Tuesday, 4 October 2011

A pint of tea?

Tea anyone?

One of the things I both love and hate about Ireland is our inescapable love affair with the public house.  There's something so innately Irish about meeting in a cosy little snug, settling in to a couple of pints and talking about....what?...who knows? The beauty is it doesn't really matter. The beauty is in the act itself. Where the conversation takes you is an unknown and that's what makes it so special because it gets you away from the regular chat of daily life and allows you to dream. You might talk about X-factor, you might talk about what you would do if you were President, or you might plan out in minute detail what you will do when you pack in that job you hate so much and move to a hermit's cave in Clare to keep bees. The point is the world is your oyster for as long as you're in that snug with that pint in front of you and your imagination turned up to 11. So in my head Dublin pints lead to dreams. 

After nine years of living in London, where finding a pub that is capable of inspiring this kind of engagement is next to impossible, I, understandably I think, have perhaps over romanticised the notion of the mid-week pint.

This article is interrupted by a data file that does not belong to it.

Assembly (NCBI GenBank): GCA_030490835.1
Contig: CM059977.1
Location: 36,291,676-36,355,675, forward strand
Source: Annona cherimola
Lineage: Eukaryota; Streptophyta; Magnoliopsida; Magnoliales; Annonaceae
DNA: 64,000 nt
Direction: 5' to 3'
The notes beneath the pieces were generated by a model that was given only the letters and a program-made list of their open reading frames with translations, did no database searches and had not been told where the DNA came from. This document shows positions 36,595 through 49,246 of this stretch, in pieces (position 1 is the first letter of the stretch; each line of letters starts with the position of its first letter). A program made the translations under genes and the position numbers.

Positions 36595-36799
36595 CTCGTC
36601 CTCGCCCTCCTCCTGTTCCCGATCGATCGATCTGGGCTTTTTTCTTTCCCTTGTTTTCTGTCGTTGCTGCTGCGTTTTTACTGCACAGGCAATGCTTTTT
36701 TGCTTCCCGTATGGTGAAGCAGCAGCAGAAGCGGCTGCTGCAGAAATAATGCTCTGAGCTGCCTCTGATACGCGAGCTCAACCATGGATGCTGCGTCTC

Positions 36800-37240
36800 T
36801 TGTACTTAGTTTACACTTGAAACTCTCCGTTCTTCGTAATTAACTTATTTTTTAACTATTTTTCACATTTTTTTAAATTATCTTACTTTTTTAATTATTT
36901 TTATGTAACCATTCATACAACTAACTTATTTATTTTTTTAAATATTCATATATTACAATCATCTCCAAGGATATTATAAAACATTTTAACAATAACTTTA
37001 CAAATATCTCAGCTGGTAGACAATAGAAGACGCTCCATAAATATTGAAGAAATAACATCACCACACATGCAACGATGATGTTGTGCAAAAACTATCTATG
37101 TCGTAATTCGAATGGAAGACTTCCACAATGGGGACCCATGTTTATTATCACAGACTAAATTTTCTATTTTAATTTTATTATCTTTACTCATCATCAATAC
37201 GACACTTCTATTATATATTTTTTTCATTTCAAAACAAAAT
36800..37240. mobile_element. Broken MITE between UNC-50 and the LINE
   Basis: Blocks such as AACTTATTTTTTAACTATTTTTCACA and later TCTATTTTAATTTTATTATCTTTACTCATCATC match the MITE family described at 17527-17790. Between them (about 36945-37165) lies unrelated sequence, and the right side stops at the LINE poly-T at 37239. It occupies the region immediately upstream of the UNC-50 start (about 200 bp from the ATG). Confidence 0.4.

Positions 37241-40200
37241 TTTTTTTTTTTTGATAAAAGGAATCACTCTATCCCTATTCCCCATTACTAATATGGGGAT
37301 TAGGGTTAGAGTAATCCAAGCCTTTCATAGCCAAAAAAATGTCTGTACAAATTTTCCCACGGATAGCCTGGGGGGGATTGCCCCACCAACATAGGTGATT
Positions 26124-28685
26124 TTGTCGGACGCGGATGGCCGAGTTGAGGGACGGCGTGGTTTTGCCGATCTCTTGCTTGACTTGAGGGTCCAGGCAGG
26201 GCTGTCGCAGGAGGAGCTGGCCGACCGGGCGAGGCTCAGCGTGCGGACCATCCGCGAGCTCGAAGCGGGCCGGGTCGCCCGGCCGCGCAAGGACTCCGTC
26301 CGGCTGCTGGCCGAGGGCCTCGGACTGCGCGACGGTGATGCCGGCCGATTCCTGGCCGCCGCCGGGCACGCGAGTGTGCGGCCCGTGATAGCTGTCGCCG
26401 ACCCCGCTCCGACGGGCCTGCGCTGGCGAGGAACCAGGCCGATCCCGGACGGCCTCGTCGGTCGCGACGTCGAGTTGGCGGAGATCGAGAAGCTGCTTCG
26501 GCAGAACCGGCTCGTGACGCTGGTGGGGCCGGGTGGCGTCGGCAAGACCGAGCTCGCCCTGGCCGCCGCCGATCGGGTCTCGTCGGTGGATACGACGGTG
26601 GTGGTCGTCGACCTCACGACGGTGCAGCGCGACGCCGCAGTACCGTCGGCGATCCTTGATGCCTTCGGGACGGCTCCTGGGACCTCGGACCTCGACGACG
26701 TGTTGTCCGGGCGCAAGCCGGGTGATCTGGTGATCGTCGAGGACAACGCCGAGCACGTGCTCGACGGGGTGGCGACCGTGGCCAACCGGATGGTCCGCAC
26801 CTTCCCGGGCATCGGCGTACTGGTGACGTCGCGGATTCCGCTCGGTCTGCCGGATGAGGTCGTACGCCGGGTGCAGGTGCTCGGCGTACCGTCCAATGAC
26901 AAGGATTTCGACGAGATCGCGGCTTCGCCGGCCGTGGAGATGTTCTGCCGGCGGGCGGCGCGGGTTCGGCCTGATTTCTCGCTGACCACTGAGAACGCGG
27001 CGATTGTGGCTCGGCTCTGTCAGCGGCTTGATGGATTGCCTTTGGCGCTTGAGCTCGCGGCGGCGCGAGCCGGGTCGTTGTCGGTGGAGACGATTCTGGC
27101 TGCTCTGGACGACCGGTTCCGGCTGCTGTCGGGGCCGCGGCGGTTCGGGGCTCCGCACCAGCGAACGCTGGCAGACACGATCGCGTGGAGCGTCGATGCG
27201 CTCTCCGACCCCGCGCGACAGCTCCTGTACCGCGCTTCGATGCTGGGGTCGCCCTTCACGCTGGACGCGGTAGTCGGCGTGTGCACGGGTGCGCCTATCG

However, I find it an undeniable truth that I do some of my best communicating over a pint down the local. I find it particularly true when the pint in question is had with a family member, partner or close friend. Someone you see and speak to regularly but with whom you can sometimes go for days without actually saying anything at all. Sure you ask them about their day during the ads of Eastenders, or you meet for a flying lunch in town and read off your schedules to each other before you both dash off again, back to wherever it is you're skiving off from to have the lunch in the first place. But there's something about the slowness of a mid-week pint in an old man pub that no matter how the year's go by will never really change, which means you have both the time and inclination to really talk.

Worried that this equation between pubs and good communication might be signalling some sort of alcohol dependence problem I did a quick survey of my friends and was met with a reassuring consensus of agreement. They too found that getting out of the house and into the pub led to a good old chat. But wait a minute. That can't be healthy surely? Is the best way to good communication through alcohol? The answer of course is no. It's not. Good communication comes from sitting across from someone and listening, then responding. Then they listen and respond to you. It's that simple. We should be able to do it anywhere, but given all the interruptions of modern life - phones, twitter, blogging, not to mention tv, books and of course sleeping - there simply isn't the time or the energy in the day to really keep up with people, unless we make it. And the provision of an encouraging setting where the pressure is off and the rounds keep coming seems to help us along the way.